Much has been made of the brilliance of the two title performers, and deservedly so. Both Hopkins and Pryce are absolutely convincing as German and Argentinean pontiffs who converse in English (conveniently for viewers) as their common language. Each actor is so fresh and alive within the personality of his "character" that I was easily persuaded they may be truer to the souls of these men than the living originals.
Not enough credit has been paid to Anthony McCarten, the writer of this complex, layered conversation. It is the kind of dialogue great men wish they had spoken. What courage and skill it takes to undertake such a verbal tour de force.
(Imagine if world leaders couldn't hire speech writers. Could Shakespeare's kings and queens really speak as well as he wrote for them?)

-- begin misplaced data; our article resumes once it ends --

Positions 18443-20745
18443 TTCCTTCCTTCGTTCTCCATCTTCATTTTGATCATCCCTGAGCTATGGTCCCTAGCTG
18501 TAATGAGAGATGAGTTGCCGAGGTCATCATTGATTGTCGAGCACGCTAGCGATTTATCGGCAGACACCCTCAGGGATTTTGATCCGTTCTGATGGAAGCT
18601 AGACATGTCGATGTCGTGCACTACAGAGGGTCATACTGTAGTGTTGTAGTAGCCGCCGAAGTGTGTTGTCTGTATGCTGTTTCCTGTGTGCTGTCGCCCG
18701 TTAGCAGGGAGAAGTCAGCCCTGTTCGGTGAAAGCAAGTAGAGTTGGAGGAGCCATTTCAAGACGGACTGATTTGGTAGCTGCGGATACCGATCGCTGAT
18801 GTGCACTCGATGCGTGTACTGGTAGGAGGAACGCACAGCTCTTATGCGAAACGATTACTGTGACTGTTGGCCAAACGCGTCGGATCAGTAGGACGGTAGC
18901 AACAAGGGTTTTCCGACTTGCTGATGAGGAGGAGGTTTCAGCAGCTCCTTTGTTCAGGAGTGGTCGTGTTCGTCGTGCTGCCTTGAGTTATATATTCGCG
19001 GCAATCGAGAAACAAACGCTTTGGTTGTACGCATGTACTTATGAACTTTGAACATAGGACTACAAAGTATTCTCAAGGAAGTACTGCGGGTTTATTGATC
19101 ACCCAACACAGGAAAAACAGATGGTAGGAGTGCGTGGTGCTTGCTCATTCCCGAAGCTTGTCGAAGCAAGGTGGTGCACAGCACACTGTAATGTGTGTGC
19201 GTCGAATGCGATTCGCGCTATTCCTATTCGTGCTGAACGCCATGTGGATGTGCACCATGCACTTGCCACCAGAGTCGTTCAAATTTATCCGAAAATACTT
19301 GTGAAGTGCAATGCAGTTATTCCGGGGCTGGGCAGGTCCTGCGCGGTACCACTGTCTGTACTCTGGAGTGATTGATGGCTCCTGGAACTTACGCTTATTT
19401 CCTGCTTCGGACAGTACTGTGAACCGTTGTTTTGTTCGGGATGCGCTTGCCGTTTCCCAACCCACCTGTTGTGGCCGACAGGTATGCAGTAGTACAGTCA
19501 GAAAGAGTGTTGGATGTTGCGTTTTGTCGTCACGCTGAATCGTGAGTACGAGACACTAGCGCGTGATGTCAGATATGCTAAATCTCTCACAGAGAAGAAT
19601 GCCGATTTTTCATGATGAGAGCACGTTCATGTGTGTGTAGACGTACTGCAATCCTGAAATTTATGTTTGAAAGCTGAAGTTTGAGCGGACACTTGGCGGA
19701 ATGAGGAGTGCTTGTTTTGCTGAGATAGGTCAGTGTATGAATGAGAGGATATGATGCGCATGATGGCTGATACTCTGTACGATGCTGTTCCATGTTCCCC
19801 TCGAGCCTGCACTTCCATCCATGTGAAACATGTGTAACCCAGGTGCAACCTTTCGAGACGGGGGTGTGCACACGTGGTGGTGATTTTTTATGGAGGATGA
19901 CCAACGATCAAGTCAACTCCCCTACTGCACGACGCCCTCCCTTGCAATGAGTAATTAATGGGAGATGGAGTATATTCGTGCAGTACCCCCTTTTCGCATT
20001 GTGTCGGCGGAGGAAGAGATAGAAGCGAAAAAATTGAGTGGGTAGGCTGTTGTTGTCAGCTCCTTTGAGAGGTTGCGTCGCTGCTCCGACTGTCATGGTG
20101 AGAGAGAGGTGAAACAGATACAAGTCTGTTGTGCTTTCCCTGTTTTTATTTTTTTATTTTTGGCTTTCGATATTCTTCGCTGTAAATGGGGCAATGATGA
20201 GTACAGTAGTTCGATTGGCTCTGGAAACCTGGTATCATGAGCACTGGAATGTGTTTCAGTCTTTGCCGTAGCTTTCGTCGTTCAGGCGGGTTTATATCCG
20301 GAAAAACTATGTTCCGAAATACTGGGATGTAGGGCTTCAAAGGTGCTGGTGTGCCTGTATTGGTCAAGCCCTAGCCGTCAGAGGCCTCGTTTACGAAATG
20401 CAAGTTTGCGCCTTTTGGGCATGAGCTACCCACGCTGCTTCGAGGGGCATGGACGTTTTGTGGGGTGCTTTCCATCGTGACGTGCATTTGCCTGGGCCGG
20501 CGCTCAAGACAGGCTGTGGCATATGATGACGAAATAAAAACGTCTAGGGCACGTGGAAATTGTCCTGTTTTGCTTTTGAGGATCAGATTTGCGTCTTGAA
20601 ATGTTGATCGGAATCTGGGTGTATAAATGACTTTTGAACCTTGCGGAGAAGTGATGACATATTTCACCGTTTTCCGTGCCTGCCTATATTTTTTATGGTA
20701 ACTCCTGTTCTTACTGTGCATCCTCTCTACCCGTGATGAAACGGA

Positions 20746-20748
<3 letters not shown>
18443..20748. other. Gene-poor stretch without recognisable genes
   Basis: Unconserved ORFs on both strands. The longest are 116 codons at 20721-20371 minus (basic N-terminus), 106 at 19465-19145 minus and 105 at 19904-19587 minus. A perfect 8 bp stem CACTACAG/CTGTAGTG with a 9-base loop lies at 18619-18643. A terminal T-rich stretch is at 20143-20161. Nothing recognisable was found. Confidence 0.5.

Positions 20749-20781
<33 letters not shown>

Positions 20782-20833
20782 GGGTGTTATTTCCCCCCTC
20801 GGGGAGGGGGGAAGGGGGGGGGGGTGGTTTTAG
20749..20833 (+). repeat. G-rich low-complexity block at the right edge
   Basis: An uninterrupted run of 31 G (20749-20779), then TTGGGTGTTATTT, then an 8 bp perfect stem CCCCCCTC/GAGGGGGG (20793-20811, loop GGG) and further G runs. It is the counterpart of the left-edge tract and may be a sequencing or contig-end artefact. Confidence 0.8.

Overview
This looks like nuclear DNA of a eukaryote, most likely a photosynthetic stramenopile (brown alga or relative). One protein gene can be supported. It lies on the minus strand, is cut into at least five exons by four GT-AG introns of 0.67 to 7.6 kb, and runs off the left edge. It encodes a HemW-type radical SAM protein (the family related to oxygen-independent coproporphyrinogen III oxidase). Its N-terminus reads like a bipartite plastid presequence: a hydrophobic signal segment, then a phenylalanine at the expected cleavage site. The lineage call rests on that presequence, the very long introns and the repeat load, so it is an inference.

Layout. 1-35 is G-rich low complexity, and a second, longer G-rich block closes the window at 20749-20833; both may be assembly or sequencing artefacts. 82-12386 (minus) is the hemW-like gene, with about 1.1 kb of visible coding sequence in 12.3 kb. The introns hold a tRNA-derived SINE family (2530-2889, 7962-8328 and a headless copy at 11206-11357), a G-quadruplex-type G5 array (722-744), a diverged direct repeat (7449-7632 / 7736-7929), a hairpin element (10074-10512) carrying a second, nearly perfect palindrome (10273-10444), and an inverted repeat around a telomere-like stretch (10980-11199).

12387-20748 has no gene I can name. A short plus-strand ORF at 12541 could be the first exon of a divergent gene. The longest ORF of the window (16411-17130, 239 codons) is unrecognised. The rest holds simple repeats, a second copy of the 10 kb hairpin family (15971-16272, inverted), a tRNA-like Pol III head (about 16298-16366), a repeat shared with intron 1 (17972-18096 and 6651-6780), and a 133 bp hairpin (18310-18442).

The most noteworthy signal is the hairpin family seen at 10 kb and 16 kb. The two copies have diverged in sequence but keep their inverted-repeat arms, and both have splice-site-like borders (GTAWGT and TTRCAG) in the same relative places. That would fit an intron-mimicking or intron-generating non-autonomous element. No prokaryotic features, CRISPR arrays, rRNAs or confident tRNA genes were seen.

McCarten has written the scripts for three Oscar-winning actors; isn't it time he was recognized?
And Fernando Meirelles is the masterful director who brought all the elements together. This is a renaissance man, adept in many fields, from architecture to cinema--and organic farming as well. He has been nominated for one directing Oscar (for "City of God"), and here he shows his ability to maintain both visual interest and intellectual fascination through two hours of what amounts to an intense, extended talk.
That the movie never felt "talky" is a tribute to all four great artists.